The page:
Fuji’s latest instant film camera, the Square SQ10, gets unboxed and road tested in a shoot with model Alina Lee aka Thumbelina in a pool and a jail. We show how the hybrid digital/ analogue camera works, see sample images, showcase the unique features of the camera, go over the pros and cons of the camera, and do our best to answer all your burning questions about the Fujifilm SQ10!
I’ve put together a little formula for how I’ve conducted my recent shoots, which is: some video, which takes a while to compile/ edit/ do fx + sound for etc., and then some instant film shots, which are already done the moment they come out of the camera. This seems to satisfy the need for immediate results while giving me something to work on for the next couple months.
It’s fascinating how sometimes the work that gets the best response is the stuff that’s simplest or easiest or quickest to create like this. These were shot with the Fujifilm Instax Mini Monochrome Film, my new go-t0 creative tool for stills!
On my youtube channel I have a couple video tutorial/ reviews of the Fujifilm Instax Mini 90 Neo Classic Instant Film Camera…
…and the new monochrome film I use to make these!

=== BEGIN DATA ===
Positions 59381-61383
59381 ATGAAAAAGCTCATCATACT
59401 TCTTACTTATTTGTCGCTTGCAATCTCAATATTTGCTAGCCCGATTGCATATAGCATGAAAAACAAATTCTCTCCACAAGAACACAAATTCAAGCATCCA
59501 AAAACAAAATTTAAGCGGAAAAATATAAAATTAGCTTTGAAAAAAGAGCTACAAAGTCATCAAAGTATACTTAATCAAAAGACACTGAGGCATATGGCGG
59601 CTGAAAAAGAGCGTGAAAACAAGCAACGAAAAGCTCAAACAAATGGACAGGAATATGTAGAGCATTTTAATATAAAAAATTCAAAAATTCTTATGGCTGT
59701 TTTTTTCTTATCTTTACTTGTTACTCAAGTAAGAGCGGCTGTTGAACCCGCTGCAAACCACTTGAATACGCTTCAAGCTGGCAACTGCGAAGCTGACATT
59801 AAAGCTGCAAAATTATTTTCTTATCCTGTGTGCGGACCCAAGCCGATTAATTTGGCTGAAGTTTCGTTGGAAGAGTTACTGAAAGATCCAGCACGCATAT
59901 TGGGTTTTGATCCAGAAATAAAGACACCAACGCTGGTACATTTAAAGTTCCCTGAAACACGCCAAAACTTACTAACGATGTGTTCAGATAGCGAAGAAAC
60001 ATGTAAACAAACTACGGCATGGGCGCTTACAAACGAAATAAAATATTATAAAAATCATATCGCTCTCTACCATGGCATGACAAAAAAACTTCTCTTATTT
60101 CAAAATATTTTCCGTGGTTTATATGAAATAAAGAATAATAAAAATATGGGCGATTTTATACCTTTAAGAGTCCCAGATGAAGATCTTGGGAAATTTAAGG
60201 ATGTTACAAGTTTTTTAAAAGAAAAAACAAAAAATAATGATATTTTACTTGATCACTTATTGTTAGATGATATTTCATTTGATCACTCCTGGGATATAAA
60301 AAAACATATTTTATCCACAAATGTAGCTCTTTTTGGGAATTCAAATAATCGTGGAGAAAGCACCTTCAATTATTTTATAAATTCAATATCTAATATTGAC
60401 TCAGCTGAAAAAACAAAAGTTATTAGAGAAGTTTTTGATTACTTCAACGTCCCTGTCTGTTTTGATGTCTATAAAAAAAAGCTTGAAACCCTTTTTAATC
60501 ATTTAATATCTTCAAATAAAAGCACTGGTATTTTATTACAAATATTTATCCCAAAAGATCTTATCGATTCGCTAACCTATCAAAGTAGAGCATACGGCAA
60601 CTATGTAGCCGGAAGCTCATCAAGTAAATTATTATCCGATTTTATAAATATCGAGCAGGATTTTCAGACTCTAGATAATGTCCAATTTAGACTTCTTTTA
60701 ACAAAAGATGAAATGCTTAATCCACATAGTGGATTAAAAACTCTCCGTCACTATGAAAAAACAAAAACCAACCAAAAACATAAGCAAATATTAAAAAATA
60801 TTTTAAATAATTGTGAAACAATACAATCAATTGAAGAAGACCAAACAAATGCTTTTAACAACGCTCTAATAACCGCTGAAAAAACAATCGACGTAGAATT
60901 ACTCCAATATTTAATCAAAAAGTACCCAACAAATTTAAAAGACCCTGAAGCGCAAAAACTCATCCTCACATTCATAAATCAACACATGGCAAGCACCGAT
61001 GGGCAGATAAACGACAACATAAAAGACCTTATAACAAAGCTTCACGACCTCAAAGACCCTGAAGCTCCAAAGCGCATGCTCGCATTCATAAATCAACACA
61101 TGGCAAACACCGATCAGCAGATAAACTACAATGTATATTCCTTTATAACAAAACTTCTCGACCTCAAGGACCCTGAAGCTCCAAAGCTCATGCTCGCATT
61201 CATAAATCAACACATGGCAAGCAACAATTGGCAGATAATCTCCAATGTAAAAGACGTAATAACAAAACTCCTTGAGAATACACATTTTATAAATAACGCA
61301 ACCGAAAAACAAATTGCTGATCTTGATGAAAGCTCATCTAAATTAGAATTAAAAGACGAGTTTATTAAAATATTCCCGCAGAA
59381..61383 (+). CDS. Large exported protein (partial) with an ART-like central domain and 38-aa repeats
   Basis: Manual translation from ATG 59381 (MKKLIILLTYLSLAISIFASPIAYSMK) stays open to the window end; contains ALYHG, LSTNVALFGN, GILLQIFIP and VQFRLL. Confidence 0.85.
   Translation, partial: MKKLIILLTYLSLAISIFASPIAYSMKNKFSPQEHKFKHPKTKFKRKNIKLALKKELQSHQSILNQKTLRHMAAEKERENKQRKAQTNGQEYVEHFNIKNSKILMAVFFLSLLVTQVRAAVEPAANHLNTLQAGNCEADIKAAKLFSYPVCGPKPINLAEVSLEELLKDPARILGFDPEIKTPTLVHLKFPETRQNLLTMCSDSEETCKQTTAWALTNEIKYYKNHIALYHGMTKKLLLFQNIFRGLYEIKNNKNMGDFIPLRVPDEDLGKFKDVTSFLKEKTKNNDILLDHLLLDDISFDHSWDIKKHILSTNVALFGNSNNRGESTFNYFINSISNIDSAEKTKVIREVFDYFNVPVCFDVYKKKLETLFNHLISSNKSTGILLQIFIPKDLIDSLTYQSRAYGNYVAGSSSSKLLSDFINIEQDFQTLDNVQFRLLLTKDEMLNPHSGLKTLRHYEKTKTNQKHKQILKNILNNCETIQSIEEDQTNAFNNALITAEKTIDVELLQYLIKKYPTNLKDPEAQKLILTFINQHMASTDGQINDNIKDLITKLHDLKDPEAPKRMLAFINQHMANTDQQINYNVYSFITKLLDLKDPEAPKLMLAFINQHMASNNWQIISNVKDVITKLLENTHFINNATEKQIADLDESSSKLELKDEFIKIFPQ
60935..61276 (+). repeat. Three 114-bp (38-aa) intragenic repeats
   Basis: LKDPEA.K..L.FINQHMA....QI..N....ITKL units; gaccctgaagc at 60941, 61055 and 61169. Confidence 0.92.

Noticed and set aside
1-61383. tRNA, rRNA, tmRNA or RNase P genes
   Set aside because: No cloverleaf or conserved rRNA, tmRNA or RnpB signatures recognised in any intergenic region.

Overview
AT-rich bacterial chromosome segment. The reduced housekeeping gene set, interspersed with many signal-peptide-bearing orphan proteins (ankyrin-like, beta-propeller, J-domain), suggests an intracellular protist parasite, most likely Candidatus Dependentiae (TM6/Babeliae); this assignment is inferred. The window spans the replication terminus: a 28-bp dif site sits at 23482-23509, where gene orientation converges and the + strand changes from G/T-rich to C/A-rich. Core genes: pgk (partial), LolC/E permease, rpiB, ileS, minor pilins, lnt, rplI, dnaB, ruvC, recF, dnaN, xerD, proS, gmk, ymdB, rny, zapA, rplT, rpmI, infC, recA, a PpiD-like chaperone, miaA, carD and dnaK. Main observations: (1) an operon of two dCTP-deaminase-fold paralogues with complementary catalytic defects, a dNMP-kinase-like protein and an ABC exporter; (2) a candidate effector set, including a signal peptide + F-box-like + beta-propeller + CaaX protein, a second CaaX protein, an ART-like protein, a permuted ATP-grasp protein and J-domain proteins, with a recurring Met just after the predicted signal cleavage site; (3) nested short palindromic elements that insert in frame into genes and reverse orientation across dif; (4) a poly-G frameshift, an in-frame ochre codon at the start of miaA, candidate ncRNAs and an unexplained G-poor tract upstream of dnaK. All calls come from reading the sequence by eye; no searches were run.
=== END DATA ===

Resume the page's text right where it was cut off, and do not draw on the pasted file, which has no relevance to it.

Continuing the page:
A short video detailing my go-to gear in my backpack! Made with the incredible Adobe Voice app on my iPad. If you enjoy any of this work I encourage you to like it and share it! For more photoworks goodness peruse my Etsy shop, follow on tumblr and twitter and instagram, and rummage around on my full site.
One of my new toys is a Fuji Instax Mini camera. It’s the Neo Classic, designed in a similar casing as my X-E1, retro with silver trim. The other Instax series cameras are rounded and kind of goofy in appearance. It’s important to me to take my camera seriously, which sounds somewhat shallow, but it’s the truth; with a good looking camera I strive to make pictures worthy of the device. I couldn’t ever take my lomo cameras, and the photography I did with them, seriously because they looked like/ felt like plastic junk.
Instax Mini are 1/2 Polaroid size and that makes them easy for someone like me who is used to composing in a long rectangle aspect ration. There’s no “hide it from the light for 30 minutes” like the overpriced Impossible Project films, and of course instant film is a lot of fun for the kids.
With upcoming trips throughout Spring and Summer, I had a strong desire to shoot hundreds of these little babies and get instant memorabilia to either give away or assemble collage style or do mixed media on immediately. The Neo Classic is as stylish and creative a photographic tool as you’re likely to find.
A new lens came in the mail, the Fujinon 50mm 1.4. I got it by trading in my beat-up Nikon D700, a full frame camera that I’d had for over 4 years and was holding on to because, well, “I could use a backup camera” and “it’s a full frame and my new one isn’t” and other excuses But truth be told modern technology is only modern within a 3 year span, and whatever you replace